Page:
On January 1, 2012, Adam borrowed $50,000 from First Bank, to be secured by the inventory of Adam’s General Store (which Adam operates as a sole proprietor). First Bank’s lawyer drafted a security agreement, which stated: “Obligation to be secured by all assets of Adam’s General Store. Furthermore, any subsequent security interest granted by Debtor in these assets are void unless approved by First Bank.” After signing this agreement, Adam gave First Bank his permission, via a signed writing to file a UCC-1, which also listed as collateral “all assets of Adam’s General Store,” and First Bank filed such a financing statement in the proper office.
On March 1, 2012, Adam borrowed more money from Regions Bank. Adam executed a security agreement which listed as security, “all inventory,” and Regions Bank files a UCC-1 reflecting the same. In May 2012, First Bank amended (and Adam re-signed) the original security agreement, changing the collateral description to “all inventory including after-acquired.”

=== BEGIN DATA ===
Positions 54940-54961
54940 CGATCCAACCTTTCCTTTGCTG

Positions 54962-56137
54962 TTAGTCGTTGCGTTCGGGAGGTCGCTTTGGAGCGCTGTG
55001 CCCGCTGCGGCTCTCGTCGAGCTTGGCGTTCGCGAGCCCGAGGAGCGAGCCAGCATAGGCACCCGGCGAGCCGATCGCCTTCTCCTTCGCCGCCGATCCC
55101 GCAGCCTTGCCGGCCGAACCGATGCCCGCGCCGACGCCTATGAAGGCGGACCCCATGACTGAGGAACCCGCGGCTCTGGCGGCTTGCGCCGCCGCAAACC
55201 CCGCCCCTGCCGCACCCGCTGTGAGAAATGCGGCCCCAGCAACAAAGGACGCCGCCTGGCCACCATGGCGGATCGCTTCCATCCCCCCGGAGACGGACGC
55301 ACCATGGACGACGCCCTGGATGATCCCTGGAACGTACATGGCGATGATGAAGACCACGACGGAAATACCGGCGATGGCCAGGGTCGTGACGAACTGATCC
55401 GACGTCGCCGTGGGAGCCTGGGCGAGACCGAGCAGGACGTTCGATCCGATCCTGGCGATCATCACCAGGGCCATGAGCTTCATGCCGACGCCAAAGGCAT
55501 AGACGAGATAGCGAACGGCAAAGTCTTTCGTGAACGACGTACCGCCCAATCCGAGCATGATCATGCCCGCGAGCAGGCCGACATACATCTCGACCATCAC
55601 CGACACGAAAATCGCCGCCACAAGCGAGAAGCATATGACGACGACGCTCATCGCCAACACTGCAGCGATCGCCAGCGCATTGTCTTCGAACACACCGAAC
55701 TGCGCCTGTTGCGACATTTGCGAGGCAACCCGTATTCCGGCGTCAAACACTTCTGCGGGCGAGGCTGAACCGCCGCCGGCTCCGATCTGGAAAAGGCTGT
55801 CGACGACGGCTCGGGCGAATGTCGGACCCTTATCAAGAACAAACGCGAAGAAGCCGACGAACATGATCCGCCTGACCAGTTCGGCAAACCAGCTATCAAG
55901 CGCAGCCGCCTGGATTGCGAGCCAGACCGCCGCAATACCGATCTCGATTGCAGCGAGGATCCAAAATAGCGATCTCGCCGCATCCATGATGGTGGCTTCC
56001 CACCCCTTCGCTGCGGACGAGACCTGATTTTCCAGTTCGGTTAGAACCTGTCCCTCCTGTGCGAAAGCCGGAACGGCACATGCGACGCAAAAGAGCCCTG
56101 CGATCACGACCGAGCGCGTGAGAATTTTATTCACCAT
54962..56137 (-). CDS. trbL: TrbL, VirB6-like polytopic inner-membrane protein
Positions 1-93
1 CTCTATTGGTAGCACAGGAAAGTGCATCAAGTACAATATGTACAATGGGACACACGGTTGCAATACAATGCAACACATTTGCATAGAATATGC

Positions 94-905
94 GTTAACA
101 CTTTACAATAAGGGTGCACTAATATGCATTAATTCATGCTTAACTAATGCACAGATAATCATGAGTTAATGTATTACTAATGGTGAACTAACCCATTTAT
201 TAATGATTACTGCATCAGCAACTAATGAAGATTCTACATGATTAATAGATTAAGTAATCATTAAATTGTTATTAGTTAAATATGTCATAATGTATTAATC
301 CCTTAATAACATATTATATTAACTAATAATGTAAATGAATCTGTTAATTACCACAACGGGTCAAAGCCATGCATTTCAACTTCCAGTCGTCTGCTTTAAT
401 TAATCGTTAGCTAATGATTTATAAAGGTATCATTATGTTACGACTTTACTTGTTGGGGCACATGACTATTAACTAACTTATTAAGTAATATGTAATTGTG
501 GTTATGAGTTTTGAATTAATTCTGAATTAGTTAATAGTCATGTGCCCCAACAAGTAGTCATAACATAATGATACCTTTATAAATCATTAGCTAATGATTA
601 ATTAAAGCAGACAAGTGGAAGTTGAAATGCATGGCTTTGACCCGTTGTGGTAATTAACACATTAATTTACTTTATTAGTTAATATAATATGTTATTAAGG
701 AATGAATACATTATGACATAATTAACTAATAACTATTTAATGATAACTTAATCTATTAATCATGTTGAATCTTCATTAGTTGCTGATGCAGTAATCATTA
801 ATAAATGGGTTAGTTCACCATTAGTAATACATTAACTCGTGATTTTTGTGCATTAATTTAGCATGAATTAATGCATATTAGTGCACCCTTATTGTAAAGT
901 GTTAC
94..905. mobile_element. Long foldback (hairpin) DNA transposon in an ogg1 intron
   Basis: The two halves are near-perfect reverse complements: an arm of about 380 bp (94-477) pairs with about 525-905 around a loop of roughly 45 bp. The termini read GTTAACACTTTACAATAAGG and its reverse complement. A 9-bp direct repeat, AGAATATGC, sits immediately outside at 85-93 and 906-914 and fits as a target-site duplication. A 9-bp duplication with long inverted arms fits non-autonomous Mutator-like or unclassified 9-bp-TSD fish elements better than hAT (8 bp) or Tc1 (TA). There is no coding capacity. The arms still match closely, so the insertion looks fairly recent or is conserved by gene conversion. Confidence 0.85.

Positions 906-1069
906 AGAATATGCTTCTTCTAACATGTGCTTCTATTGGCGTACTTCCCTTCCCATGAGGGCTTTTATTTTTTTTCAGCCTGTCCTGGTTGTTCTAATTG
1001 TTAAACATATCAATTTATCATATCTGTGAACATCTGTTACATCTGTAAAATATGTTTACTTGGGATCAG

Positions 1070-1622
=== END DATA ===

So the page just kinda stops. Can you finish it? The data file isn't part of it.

The next month, Adam defaults on both of his obligations. Which of the following is correct?
1. First Bank’s security interest takes priority over Regions Bank because First Bank was the first to file.
2. Regions Bank’s security interest takes priority over First Bank’s because Regions Bank was the first to perfect its attached security interest.
3. Regions Bank's security interest has priority over First Bank, because First Bank's UCC-1 had a flawed (supergeneric) description of the collateral
4. First Bank is the only creditor with a valid security interest because Adam never obtained First Bank’s approval before purporting to grant Regions Bank a security interest, as required by the First Bank security agreement.